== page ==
Every large tech company is now claiming to be a cloud company; Google and Amazon being the front-runners, though the models implemented by the two behemoths are different. While Google has been promoting Google Docs and Google Apps for anyone to use but only through Google’s interface, Amazon has been renting out its Elastic Compute Cloud space for companies to provide infrastructure to host their applications and store their data. After two decades of highly successful desktop-based office suite, Microsoft has finally moved to Office 365 hosted in the cloud. Apple is also poised to launch its iCloud this fall that will seamlessly integrate all your music, photos, documents, and apps, so that you can access your content on all your devices.

The current position of cloud in India

Most large Indian vendors have built private cloud environments for their internal development and test provisioning environments, and have built public cloud services platforms to deliver mainly IaaS and SaaS  solutions. These public cloud services are just beginning to emerge. Large vendors such as Reliance, Tata Communications, Zenith Infotech, L&T Infotech, Mahindra Satyam, Wipro, TCS, MindTree and Infosys Technologies offer a range of cloud offerings. These services include public cloud services in IaaS, SaaS (including vertical-industry-specific solutions), building and providing managed services for the cloud and cloud services brokering and integration. Customers like Fortis Healthcare, KPIT Cummins, J&K Govt, and IIT Delhi are already using private cloud services.

Many mid-tier vendors are also gearing up to position traditional system integrator services to build and manage cloud environments for end-user enterprises. However, the adoption of cloud-based applications and infrastructures is at a very nascent stage in SMBs. Companies are still skeptical about deciding whether to opt for cloud-based solutions. Cloud is still synonymous with software as a service (SaaS) in India, with limited understanding and adoption of infrastructure as a service (IaaS).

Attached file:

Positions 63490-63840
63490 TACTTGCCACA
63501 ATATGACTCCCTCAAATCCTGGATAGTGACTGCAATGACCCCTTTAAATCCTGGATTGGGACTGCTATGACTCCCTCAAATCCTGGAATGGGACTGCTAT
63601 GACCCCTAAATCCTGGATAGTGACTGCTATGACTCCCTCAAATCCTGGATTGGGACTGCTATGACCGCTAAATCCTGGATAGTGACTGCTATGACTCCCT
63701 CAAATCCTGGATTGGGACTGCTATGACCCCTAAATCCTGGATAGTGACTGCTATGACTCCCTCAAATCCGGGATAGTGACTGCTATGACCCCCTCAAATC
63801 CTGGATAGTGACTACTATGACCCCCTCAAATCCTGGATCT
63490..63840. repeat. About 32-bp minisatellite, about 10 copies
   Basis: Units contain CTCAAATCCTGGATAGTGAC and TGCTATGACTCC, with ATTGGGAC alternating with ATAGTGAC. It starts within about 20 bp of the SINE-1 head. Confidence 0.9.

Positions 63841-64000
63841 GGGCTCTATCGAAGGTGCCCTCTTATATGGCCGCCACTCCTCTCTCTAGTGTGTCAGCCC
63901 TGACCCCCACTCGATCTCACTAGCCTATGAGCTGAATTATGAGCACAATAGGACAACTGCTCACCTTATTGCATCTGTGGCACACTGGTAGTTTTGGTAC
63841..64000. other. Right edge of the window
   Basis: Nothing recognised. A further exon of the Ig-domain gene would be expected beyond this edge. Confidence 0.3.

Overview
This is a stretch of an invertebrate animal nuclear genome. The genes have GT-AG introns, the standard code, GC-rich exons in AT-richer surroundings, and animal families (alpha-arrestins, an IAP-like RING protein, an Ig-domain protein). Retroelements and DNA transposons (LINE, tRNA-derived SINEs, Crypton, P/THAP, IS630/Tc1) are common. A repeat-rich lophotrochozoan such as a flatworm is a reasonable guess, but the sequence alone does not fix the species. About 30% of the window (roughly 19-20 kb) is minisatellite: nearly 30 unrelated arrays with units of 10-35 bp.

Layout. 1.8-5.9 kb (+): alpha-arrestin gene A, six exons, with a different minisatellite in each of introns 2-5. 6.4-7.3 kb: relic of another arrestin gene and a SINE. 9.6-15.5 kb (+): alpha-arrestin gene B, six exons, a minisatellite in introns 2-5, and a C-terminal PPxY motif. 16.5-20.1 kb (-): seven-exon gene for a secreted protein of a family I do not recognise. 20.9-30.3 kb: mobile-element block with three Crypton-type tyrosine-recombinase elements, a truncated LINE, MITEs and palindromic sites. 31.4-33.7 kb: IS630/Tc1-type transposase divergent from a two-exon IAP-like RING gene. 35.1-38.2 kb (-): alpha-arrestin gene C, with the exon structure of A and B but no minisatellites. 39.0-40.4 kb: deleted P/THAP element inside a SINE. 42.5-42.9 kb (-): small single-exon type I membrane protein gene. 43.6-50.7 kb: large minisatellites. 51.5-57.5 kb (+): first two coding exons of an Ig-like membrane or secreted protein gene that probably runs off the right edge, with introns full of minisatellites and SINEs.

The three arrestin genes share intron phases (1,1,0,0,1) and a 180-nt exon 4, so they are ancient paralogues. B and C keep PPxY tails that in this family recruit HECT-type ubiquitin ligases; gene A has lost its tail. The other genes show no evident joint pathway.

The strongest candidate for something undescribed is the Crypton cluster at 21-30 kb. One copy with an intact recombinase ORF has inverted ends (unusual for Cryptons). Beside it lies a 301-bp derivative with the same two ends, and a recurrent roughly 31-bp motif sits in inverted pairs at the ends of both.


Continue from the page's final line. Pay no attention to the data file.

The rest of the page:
The future of cloud in India

India is a fast-growing market, and the strength of the Indian economy is SMBs, which have a significant presence in manufacturing, pharmaceutical, chemical and other related industries. Typically, these are very small companies working out of industrial estates, and they have very small workforces of as few as 10 to 20 people. These companies do not have the resources to have their own data centers or to manage hardware and software. However, larger companies, such as automobile or steel manufacturers, that buy from these SMBs want them to be IT-enabled to provide increased visibility into and optimize their supply chains.

This scenario lends itself to the creation of community clouds typically managed or controlled by the main player in or supply chain owner of the supply chain. Hence, compared with the cloud adoption rate in the US and Europe, the adoption rate of the cloud in India is lower, but is expected to pick up within a couple of years. A recent study by EMC Corporation and Zinnov Management Consulting says the total cloud spend as a percentage of the total IT spend is expected to rise from 1.4% in 2010 to 8.2% in 2015.